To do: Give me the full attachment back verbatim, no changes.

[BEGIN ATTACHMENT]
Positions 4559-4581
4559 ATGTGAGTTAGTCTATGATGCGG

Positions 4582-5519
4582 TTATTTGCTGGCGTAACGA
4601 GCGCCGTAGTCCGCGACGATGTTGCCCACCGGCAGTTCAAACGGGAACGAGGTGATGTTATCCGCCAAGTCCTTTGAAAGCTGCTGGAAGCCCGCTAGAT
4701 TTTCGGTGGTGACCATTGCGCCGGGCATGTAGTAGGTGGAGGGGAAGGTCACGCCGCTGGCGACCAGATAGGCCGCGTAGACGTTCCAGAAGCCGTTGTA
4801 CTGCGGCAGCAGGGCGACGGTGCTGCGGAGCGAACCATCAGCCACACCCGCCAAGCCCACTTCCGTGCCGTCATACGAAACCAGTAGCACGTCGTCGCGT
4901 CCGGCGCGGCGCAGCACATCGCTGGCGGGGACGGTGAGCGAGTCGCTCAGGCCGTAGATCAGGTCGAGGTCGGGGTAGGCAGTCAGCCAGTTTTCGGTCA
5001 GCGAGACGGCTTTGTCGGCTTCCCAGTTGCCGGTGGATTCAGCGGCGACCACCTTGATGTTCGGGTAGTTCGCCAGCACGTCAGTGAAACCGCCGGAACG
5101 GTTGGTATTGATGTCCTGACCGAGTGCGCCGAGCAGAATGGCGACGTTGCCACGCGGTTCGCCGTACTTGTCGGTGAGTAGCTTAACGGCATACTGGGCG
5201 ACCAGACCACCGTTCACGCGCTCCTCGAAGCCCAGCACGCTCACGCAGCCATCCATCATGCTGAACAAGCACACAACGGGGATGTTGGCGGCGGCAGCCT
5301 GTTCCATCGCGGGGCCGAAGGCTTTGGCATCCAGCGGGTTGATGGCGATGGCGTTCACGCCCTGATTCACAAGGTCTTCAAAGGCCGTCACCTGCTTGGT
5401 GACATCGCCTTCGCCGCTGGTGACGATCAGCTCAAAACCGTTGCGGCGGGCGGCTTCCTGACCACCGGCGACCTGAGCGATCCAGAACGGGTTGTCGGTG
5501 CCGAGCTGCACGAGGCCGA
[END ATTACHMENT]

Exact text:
Positions 4559-4581
4559 ATGTGAGTTAGTCTATGATGCGG

Positions 4582-5519
4582 TTATTTGCTGGCGTAACGA
4601 GCGCCGTAGTCCGCGACGATGTTGCCCACCGGCAGTTCAAACGGGAACGAGGTGATGTTATCCGCCAAGTCCTTTGAAAGCTGCTGGAAGCCCGCTAGAT
4701 TTTCGGTGGTGACCATTGCGCCGGGCATGTAGTAGGTGGAGGGGAAGGTCACGCCGCTGGCGACCAGATAGGCCGCGTAGACGTTCCAGAAGCCGTTGTA
4801 CTGCGGCAGCAGGGCGACGGTGCTGCGGAGCGAACCATCAGCCACACCCGCCAAGCCCACTTCCGTGCCGTCATACGAAACCAGTAGCACGTCGTCGCGT
4901 CCGGCGCGGCGCAGCACATCGCTGGCGGGGACGGTGAGCGAGTCGCTCAGGCCGTAGATCAGGTCGAGGTCGGGGTAGGCAGTCAGCCAGTTTTCGGTCA
5001 GCGAGACGGCTTTGTCGGCTTCCCAGTTGCCGGTGGATTCAGCGGCGACCACCTTGATGTTCGGGTAGTTCGCCAGCACGTCAGTGAAACCGCCGGAACG
5101 GTTGGTATTGATGTCCTGACCGAGTGCGCCGAGCAGAATGGCGACGTTGCCACGCGGTTCGCCGTACTTGTCGGTGAGTAGCTTAACGGCATACTGGGCG
5201 ACCAGACCACCGTTCACGCGCTCCTCGAAGCCCAGCACGCTCACGCAGCCATCCATCATGCTGAACAAGCACACAACGGGGATGTTGGCGGCGGCAGCCT
5301 GTTCCATCGCGGGGCCGAAGGCTTTGGCATCCAGCGGGTTGATGGCGATGGCGTTCACGCCCTGATTCACAAGGTCTTCAAAGGCCGTCACCTGCTTGGT
5401 GACATCGCCTTCGCCGCTGGTGACGATCAGCTCAAAACCGTTGCGGCGGGCGGCTTCCTGACCACCGGCGACCTGAGCGATCCAGAACGGGTTGTCGGTG
5501 CCGAGCTGCACGAGGCCGA